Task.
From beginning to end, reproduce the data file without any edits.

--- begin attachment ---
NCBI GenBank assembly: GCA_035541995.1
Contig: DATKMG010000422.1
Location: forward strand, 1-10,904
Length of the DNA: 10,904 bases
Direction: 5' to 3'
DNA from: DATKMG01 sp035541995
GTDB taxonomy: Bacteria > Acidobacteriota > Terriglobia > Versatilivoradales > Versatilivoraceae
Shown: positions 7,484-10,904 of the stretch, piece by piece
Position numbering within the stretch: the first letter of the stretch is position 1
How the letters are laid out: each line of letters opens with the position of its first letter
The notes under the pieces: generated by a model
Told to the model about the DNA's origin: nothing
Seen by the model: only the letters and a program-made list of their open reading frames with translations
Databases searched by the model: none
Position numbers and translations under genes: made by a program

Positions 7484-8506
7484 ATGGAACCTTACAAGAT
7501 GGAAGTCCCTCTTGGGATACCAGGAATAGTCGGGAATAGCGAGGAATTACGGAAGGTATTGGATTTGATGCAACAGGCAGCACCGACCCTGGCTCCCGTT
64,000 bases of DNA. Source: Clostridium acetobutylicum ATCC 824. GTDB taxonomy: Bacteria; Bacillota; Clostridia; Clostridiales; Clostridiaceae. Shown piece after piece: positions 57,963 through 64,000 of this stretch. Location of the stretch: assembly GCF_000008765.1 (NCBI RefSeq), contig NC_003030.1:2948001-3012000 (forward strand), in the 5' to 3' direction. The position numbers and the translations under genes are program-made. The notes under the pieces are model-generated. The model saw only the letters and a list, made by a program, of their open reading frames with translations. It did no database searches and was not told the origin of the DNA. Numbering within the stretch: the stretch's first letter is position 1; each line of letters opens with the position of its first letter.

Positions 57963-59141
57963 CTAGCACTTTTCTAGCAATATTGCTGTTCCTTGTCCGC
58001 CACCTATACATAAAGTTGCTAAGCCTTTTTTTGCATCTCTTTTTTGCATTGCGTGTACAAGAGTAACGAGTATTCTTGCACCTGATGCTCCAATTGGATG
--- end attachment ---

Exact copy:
NCBI GenBank assembly: GCA_035541995.1
Contig: DATKMG010000422.1
Location: forward strand, 1-10,904
Length of the DNA: 10,904 bases
Direction: 5' to 3'
DNA from: DATKMG01 sp035541995
GTDB taxonomy: Bacteria > Acidobacteriota > Terriglobia > Versatilivoradales > Versatilivoraceae
Shown: positions 7,484-10,904 of the stretch, piece by piece
Position numbering within the stretch: the first letter of the stretch is position 1
How the letters are laid out: each line of letters opens with the position of its first letter
The notes under the pieces: generated by a model
Told to the model about the DNA's origin: nothing
Seen by the model: only the letters and a program-made list of their open reading frames with translations
Databases searched by the model: none
Position numbers and translations under genes: made by a program

Positions 7484-8506
7484 ATGGAACCTTACAAGAT
7501 GGAAGTCCCTCTTGGGATACCAGGAATAGTCGGGAATAGCGAGGAATTACGGAAGGTATTGGATTTGATGCAACAGGCAGCACCGACCCTGGCTCCCGTT
64,000 bases of DNA. Source: Clostridium acetobutylicum ATCC 824. GTDB taxonomy: Bacteria; Bacillota; Clostridia; Clostridiales; Clostridiaceae. Shown piece after piece: positions 57,963 through 64,000 of this stretch. Location of the stretch: assembly GCF_000008765.1 (NCBI RefSeq), contig NC_003030.1:2948001-3012000 (forward strand), in the 5' to 3' direction. The position numbers and the translations under genes are program-made. The notes under the pieces are model-generated. The model saw only the letters and a list, made by a program, of their open reading frames with translations. It did no database searches and was not told the origin of the DNA. Numbering within the stretch: the stretch's first letter is position 1; each line of letters opens with the position of its first letter.

Positions 57963-59141
57963 CTAGCACTTTTCTAGCAATATTGCTGTTCCTTGTCCGC
58001 CACCTATACATAAAGTTGCTAAGCCTTTTTTTGCATCTCTTTTTTGCATTGCGTGTACAAGAGTAACGAGTATTCTTGCACCTGATGCTCCAATTGGATG